New Defense procurement chief lays out priorities

With just four days under his belt, the Pentagon's new head of acquisition is sifting through the massive job ahead of him and establishing a to-do list that includes reviews of major procurements.

Ashton Carter, who was sworn in as the undersecretary of Defense for acquisition, technology and logistics on Monday, said Thursday that much of what would have been his first order of duty was accomplished during the lead-up to Defense Secretary Robert Gates' release of the department's budget request in early April. Gates recommended major changes in the Pentagon's procurement priorities, including cuts to a number of programs.

Nonetheless, Carter said examining troubled programs and acting on Gates' plan is his first priority. The new acquisition chief plans to review all the department's projects gradually to ensure they are being properly executed.

His second focus will be on logistics, an area he said sometimes is overlooked. With two ongoing wars and a major shift in combat operations, Carter said, attention to logistics will be crucial.

"What's ringing in my ears is the secretary of Defense's often-expressed frustration that the troops are at war but the building as a whole is not," Carter said. "I don't want him to feel that way about his acquisition operation and logistics operation."

Among the greatest challenges will be refocusing resources from Iraq to Afghanistan in President Obama's timeframe.

"We have quite a lot of stuff to move out of Iraq and into Afghanistan … that's a non-trivial matter both to conceive and to execute, and we can't afford not to meet those timetables," Carter said.

Acquisition reform will be another priority, he noted. Carter already is looking into the appropriate role of contractors "from Blackwater security in theater to pink badges at the Pentagon" and said he wants to improve the government's ability to acquire products quickly. Presidential and congressional interest in reforms will be an asset, he said.

"If it is going to be different than other efforts at acquisition reform, it's going to be because of that constellation of people who are interested in taking some risk to do things differently if they can see the payoff," Carter said.

Carter acknowledged the acquisition workforce challenges are "formidable" in a range of Defense offices, including his own. While building a robust, qualified staff will not happen overnight, he said, it is crucial to begin making strides.

"It's a big job to spend this much money on things that are so complicated in such a novel way," he said. "Nobody else buys things the way the United States government buys things, so it's an art to do it right, and you need a lot of the right people."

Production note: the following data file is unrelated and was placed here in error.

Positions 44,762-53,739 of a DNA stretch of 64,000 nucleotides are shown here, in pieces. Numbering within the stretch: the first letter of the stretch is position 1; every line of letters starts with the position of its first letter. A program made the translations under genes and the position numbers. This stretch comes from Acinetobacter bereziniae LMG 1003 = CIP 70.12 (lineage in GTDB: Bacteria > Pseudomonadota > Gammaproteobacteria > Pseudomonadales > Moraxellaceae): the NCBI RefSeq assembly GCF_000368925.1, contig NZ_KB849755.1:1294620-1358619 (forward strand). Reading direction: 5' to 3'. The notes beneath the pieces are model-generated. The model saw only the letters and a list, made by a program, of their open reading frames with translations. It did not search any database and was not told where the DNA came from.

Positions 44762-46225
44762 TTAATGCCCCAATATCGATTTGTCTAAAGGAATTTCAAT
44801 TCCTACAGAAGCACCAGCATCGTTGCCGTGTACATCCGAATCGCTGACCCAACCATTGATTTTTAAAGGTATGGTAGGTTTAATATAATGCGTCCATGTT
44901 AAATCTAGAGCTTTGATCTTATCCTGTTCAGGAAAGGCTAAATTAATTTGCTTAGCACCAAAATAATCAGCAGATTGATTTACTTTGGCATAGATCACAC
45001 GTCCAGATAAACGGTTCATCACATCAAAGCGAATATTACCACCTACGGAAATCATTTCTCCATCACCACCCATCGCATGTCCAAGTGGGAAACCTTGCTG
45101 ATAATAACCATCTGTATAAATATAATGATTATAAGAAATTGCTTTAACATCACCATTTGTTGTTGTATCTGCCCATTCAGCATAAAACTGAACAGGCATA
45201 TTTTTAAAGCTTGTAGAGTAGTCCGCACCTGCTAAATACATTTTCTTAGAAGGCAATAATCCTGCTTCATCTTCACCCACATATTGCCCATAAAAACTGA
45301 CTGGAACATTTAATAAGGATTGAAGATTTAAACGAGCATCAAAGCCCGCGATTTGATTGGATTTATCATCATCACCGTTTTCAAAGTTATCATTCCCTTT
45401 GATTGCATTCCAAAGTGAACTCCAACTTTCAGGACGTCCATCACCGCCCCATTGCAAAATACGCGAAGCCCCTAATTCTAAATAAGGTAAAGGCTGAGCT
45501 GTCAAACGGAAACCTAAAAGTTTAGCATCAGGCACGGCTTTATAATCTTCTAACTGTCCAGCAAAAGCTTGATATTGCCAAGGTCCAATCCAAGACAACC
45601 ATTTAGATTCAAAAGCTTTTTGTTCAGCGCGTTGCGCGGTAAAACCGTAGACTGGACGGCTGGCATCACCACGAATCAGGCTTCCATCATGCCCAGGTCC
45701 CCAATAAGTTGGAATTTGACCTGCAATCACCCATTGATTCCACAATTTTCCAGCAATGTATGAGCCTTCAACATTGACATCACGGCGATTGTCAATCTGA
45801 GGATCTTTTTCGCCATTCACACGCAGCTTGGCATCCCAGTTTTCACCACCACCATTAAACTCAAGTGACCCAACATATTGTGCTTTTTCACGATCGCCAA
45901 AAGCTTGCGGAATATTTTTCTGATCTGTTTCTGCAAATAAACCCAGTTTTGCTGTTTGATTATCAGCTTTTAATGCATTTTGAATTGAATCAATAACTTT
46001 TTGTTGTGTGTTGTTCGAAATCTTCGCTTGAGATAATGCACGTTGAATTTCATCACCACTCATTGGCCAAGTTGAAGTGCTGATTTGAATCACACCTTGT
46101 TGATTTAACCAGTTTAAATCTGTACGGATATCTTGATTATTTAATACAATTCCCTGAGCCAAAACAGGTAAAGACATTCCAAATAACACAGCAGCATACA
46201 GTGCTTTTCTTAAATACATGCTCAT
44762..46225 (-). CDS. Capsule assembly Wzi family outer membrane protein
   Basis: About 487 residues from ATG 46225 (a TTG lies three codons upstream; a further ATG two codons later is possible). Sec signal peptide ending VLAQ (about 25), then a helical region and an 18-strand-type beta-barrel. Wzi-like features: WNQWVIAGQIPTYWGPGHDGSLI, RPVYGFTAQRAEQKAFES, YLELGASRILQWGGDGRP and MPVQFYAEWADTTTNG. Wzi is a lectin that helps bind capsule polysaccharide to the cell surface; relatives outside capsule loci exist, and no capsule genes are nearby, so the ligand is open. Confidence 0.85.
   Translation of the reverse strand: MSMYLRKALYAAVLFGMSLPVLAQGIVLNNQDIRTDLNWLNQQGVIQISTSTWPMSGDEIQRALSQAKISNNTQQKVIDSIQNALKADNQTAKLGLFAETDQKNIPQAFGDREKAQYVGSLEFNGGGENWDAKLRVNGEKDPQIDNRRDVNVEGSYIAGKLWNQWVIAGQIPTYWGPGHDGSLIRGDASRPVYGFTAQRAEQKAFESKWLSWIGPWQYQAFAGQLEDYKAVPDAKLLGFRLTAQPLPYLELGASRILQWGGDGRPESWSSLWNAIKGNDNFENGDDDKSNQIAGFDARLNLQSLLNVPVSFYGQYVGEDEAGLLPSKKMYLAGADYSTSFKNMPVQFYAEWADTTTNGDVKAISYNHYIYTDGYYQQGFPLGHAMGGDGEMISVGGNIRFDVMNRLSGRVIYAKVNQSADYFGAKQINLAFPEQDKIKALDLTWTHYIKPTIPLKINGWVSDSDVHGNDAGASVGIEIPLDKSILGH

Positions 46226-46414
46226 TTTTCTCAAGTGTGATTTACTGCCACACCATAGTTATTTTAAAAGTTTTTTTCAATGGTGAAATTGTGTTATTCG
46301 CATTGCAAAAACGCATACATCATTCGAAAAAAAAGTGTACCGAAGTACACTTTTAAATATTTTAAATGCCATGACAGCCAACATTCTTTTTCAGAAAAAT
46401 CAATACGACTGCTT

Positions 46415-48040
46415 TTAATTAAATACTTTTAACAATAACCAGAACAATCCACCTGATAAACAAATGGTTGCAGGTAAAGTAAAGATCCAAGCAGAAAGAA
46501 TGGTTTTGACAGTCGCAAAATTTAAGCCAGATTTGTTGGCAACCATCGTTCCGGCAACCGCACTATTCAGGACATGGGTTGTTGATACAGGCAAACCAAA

Stay up-to-date with federal news alerts and analysis — Sign up for GovExec's email newsletters.
Close [ x ] More from GovExec

Thank you for subscribing to newsletters from
We think these reports might interest you:

  • Forecasting Cloud's Future

    Conversations with Federal, State, and Local Technology Leaders on Cloud-Driven Digital Transformation

  • The Big Data Campaign Trail

    With everyone so focused on security following recent breaches at federal, state and local government and education institutions, there has been little emphasis on the need for better operations. This report breaks down some of the biggest operational challenges in IT management and provides insight into how agencies and leaders can successfully solve some of the biggest lingering government IT issues.

  • Communicating Innovation in Federal Government

    Federal Government spending on ‘obsolete technology’ continues to increase. Supporting the twin pillars of improved digital service delivery for citizens on the one hand, and the increasingly optimized and flexible working practices for federal employees on the other, are neither easy nor inexpensive tasks. This whitepaper explores how federal agencies can leverage the value of existing agency technology assets while offering IT leaders the ability to implement the kind of employee productivity, citizen service improvements and security demanded by federal oversight.

  • IT Transformation Trends: Flash Storage as a Strategic IT Asset

    MIT Technology Review: Flash Storage As a Strategic IT Asset For the first time in decades, IT leaders now consider all-flash storage as a strategic IT asset. IT has become a new operating model that enables self-service with high performance, density and resiliency. It also offers the self-service agility of the public cloud combined with the security, performance, and cost-effectiveness of a private cloud. Download this MIT Technology Review paper to learn more about how all-flash storage is transforming the data center.

  • Ongoing Efforts in Veterans Health Care Modernization

    This report discusses the current state of veterans health care


When you download a report, your information may be shared with the underwriters of that document.